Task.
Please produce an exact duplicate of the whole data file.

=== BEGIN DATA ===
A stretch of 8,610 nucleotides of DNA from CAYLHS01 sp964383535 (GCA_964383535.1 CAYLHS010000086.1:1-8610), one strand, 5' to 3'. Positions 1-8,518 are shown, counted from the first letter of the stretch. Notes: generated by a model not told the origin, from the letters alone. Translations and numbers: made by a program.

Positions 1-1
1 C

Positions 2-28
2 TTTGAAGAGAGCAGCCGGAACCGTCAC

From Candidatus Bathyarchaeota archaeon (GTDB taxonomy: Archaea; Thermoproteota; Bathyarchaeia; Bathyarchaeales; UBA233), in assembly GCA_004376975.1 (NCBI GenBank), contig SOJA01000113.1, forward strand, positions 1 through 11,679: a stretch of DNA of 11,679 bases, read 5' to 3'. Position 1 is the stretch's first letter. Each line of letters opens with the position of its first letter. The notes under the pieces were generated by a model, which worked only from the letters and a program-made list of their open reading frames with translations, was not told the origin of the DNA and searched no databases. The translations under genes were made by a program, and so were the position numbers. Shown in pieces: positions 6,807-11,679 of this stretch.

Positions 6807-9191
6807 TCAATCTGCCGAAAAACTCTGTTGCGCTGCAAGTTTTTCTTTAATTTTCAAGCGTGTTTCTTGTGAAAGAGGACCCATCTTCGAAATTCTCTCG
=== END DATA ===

A stretch of 8,610 nucleotides of DNA from CAYLHS01 sp964383535 (GCA_964383535.1 CAYLHS010000086.1:1-8610), one strand, 5' to 3'. Positions 1-8,518 are shown, counted from the first letter of the stretch. Notes: generated by a model not told the origin, from the letters alone. Translations and numbers: made by a program.

Positions 1-1
1 C

Positions 2-28
2 TTTGAAGAGAGCAGCCGGAACCGTCAC

From Candidatus Bathyarchaeota archaeon (GTDB taxonomy: Archaea; Thermoproteota; Bathyarchaeia; Bathyarchaeales; UBA233), in assembly GCA_004376975.1 (NCBI GenBank), contig SOJA01000113.1, forward strand, positions 1 through 11,679: a stretch of DNA of 11,679 bases, read 5' to 3'. Position 1 is the stretch's first letter. Each line of letters opens with the position of its first letter. The notes under the pieces were generated by a model, which worked only from the letters and a program-made list of their open reading frames with translations, was not told the origin of the DNA and searched no databases. The translations under genes were made by a program, and so were the position numbers. Shown in pieces: positions 6,807-11,679 of this stretch.

Positions 6807-9191
6807 TCAATCTGCCGAAAAACTCTGTTGCGCTGCAAGTTTTTCTTTAATTTTCAAGCGTGTTTCTTGTGAAAGAGGACCCATCTTCGAAATTCTCTCG